US President Barack Obama is nearly tied with his presumptive Republican rival Mitt Romney in 12 battleground States, a latest opinion poll has said.
The poll after Romney became the presumptive Republican nominee was carried out by USA Today and Gallup according to which the two leaders are nearly tied – 45% vs 47% respectively - among registered voters in the 12 battleground states.
Romney is better positioned today than he was in March, when USA Today/Gallup found Obama leading by nine percentage points among swing-state voters.
Romney now roughly matches his standing earlier in the year, before he secured the Republican nomination.
Interviews were conducted among registered voters in 12 states where the presidential race is expected to be closely contested: Colorado, Florida, Iowa, Michigan, Nevada, New Hampshire, New Mexico, North Carolina, Ohio, Pennsylvania, Virginia, and Wisconsin.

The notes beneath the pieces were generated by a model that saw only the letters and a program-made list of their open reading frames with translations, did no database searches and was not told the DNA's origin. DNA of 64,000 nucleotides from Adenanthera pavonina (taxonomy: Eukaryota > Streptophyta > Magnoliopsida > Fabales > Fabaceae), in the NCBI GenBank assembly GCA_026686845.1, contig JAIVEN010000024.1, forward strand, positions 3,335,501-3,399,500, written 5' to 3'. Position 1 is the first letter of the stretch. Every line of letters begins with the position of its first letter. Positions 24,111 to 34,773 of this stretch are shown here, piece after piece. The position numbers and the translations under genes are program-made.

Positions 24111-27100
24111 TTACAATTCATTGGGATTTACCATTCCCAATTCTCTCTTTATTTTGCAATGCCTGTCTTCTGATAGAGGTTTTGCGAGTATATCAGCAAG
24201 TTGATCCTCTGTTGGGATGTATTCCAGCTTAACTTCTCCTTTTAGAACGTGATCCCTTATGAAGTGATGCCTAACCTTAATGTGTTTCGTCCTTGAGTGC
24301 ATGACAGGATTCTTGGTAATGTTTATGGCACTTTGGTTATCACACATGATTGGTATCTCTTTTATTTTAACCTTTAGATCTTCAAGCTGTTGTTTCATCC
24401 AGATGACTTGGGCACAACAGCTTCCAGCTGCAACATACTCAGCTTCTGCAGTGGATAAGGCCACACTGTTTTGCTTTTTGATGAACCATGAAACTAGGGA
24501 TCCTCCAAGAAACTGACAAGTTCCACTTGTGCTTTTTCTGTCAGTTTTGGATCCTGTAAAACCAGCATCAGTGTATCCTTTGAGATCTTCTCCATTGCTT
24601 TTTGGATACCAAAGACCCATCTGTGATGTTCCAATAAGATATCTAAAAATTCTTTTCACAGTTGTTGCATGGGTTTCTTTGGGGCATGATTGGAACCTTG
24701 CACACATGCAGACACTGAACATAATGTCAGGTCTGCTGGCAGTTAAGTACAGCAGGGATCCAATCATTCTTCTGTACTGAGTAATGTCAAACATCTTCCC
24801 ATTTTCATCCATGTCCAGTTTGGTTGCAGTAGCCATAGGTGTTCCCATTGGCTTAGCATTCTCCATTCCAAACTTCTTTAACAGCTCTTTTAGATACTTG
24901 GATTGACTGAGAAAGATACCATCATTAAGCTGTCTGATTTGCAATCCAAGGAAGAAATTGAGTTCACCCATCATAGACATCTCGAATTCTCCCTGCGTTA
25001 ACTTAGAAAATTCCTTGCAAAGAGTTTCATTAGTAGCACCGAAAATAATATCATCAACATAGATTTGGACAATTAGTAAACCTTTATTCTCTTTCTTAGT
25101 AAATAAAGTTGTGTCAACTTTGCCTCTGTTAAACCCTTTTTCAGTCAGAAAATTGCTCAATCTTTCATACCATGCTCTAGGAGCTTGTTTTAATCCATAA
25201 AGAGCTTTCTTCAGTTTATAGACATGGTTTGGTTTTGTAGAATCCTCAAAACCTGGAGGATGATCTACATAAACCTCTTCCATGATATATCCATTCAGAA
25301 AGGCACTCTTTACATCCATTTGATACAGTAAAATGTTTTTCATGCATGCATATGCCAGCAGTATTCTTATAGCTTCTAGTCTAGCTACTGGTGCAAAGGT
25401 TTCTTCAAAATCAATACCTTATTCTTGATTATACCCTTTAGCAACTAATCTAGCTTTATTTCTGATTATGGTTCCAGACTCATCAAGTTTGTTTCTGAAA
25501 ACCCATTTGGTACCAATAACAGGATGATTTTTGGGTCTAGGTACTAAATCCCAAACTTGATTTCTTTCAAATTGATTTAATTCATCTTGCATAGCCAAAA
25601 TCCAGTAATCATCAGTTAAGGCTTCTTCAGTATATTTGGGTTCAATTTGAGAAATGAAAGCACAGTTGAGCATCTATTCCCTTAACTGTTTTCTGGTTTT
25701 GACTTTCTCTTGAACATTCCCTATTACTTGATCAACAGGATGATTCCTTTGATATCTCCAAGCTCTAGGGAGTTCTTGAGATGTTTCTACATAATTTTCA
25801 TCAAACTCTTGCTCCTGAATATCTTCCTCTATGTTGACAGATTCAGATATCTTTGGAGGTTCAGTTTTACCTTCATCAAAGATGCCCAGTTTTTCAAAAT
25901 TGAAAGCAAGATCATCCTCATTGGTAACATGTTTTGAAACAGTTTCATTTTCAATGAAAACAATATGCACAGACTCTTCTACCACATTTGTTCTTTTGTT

While Obama edges out Romney by two points in the overall preferences of swing-state registered voters, he has a four-point advantage with respect to solid supporters: 36 % of swing-state voters say they are certain they will vote for Obama in November, while 32% are certain they will vote for Romney.
Each candidate's remaining supporters - the 11% who favor Obama and the 13% favoring Romney - say there is a chance they could change their mind between now and the election.
An additional 7% of voters are undecided, meaning a total of 31 % of swing-state voters are not firmly committed at this time.
According to the poll, Obama's swing-state prospects also look a bit brighter than Romney's on the basis of voter enthusiasm. More than half of Obama's supporters, 55%, are extremely or very enthusiastic about voting in this year's presidential election, up from 49% saying this in March.
By contrast, 46% of Romney's supporters are extremely or very enthusiastic, unchanged from 47% in March. Today's figures reflect a reversal from January, when 55% of Romney voters were extremely or very enthusiastic, compared with 50% of Obama voters, the poll said.